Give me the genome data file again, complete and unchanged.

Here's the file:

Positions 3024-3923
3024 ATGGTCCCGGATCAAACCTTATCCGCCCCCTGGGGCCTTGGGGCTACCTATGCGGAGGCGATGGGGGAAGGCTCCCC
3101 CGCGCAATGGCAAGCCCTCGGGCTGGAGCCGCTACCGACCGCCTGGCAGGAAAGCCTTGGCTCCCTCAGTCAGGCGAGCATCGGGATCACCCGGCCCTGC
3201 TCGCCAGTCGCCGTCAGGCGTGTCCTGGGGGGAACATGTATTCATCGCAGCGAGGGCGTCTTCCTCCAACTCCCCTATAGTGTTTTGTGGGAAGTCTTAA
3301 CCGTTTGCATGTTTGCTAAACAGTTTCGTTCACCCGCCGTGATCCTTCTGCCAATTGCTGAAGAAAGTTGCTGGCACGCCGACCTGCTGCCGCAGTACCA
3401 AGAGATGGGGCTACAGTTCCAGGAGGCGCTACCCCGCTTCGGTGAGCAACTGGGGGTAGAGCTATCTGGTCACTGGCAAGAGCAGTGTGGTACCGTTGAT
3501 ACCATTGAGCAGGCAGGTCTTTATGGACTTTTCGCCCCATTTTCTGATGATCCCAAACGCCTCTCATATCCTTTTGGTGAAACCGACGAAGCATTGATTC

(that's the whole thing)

Positions 3024-3923
3024 ATGGTCCCGGATCAAACCTTATCCGCCCCCTGGGGCCTTGGGGCTACCTATGCGGAGGCGATGGGGGAAGGCTCCCC
3101 CGCGCAATGGCAAGCCCTCGGGCTGGAGCCGCTACCGACCGCCTGGCAGGAAAGCCTTGGCTCCCTCAGTCAGGCGAGCATCGGGATCACCCGGCCCTGC
3201 TCGCCAGTCGCCGTCAGGCGTGTCCTGGGGGGAACATGTATTCATCGCAGCGAGGGCGTCTTCCTCCAACTCCCCTATAGTGTTTTGTGGGAAGTCTTAA
3301 CCGTTTGCATGTTTGCTAAACAGTTTCGTTCACCCGCCGTGATCCTTCTGCCAATTGCTGAAGAAAGTTGCTGGCACGCCGACCTGCTGCCGCAGTACCA
3401 AGAGATGGGGCTACAGTTCCAGGAGGCGCTACCCCGCTTCGGTGAGCAACTGGGGGTAGAGCTATCTGGTCACTGGCAAGAGCAGTGTGGTACCGTTGAT
3501 ACCATTGAGCAGGCAGGTCTTTATGGACTTTTCGCCCCATTTTCTGATGATCCCAAACGCCTCTCATATCCTTTTGGTGAAACCGACGAAGCATTGATTC